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06.11.2019 | Original Paper | Ausgabe 5/2020

Biodiversity and Conservation 5/2020

Long-term, fire-induced changes in habitat structure and microclimate affect Cerrado lizard communities

Zeitschrift:
Biodiversity and Conservation > Ausgabe 5/2020
Autoren:
Bernardo M. Costa, Davi L. Pantoja, Heitor C. Sousa, Tânia A. de Queiroz, Guarino R. Colli
Wichtige Hinweise
Communicated by David Hawksworth.

Electronic supplementary material

The online version of this article (https://​doi.​org/​10.​1007/​s10531-019-01892-8) contains supplementary material, which is available to authorized users.

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Abstract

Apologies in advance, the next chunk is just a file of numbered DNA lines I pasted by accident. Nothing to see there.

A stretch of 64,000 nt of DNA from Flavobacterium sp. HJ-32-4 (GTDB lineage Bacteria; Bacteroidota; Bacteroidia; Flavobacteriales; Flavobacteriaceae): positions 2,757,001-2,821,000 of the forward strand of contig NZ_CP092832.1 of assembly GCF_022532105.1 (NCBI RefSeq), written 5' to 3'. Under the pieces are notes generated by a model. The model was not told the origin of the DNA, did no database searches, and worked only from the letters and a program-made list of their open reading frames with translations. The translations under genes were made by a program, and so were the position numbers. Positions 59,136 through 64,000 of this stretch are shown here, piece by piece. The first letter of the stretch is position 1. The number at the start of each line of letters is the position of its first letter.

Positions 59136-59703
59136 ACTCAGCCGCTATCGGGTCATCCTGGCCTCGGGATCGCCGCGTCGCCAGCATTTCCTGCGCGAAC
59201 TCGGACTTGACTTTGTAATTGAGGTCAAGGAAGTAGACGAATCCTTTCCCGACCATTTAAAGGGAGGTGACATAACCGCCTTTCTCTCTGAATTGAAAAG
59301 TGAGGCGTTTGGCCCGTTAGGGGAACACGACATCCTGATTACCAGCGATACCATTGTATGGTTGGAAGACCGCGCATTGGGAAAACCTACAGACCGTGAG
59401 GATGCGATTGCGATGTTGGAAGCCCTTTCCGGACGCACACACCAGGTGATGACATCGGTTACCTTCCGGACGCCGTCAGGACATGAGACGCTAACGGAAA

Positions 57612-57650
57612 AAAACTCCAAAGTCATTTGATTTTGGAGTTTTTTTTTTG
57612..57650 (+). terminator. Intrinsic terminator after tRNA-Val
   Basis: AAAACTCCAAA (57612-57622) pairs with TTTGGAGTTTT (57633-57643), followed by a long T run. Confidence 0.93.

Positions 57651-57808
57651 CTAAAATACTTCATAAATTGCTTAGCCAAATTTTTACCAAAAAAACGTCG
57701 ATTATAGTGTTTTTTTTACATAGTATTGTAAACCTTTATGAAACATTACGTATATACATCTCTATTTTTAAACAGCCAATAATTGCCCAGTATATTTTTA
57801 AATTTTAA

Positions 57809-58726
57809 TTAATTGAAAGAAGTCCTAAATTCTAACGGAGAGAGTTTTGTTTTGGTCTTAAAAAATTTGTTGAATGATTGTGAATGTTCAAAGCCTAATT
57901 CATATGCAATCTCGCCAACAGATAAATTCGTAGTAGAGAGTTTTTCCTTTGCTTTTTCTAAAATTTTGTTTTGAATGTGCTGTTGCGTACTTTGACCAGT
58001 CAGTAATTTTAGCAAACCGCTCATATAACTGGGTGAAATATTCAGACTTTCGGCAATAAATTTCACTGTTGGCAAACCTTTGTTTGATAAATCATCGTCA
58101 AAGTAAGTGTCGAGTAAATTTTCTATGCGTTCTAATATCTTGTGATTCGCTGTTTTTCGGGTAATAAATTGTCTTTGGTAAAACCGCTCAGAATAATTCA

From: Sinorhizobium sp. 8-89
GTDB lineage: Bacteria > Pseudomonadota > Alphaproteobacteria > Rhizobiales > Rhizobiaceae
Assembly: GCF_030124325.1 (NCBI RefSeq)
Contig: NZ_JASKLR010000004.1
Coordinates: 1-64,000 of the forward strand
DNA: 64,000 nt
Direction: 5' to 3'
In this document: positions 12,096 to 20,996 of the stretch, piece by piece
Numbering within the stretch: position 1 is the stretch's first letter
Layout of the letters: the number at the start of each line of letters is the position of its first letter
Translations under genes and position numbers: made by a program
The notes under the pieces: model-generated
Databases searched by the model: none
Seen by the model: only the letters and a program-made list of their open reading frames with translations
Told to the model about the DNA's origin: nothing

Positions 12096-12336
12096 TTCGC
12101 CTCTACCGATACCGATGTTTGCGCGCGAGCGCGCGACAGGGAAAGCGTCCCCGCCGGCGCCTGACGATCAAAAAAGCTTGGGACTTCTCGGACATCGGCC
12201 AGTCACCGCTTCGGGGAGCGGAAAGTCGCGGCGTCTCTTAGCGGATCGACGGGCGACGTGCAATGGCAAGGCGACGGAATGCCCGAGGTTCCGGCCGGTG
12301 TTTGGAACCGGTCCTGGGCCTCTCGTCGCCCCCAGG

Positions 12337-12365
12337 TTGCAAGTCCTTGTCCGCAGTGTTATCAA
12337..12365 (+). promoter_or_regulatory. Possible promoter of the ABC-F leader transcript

Fire transforms the structure of natural habitats and, consequently, modifies microclimates affecting ectotherm organisms that are particularly susceptible to changes in the thermal environment. Nevertheless, the effects of fire-induced microclimatic shifts upon natural populations have been neglected. We measured the central tendency and variation of habitat structural and microclimatic variables in experimental plots of Neotropical savanna vegetation subjected to different fire regimes and assessed their effects upon lizard community structure. In addition, we evaluated the underlying mechanisms linking fire-induced environmental changes to community structure, by comparing lizard body condition and survival between different fire regimes. Fire suppression promoted increased tree density, canopy cover and leaf-litter weight, whereas burning had the opposite effects, reducing the habitat structural complexity. The best predictors of fire regimes were means of structural variables, but variances of microclimatic variables, and the reduced structural complexity of burned plots both increased and decreased the variation of microclimatic variables. Lizard community structure was chiefly described by a gradient of decreasing tree density, canopy cover and leaf litter weight with increasing fire severity. About half of the lizard species were favored in the fire-protected plot, while the other half was favored in the burned plots, with most of the variation being explained by structural variables. Lizard body condition and survival rates were not affected by fire regimes, suggesting a dominant role of thermoregulation opportunities afforded by habitat structure—instead of food availability or predation rates—upon community structure. Our findings indicate that even sporadic fires can have profound effects upon lizard communities and that protecting some habitat patches from burning is essential to maximize lizard diversity in Cerrado landscapes.

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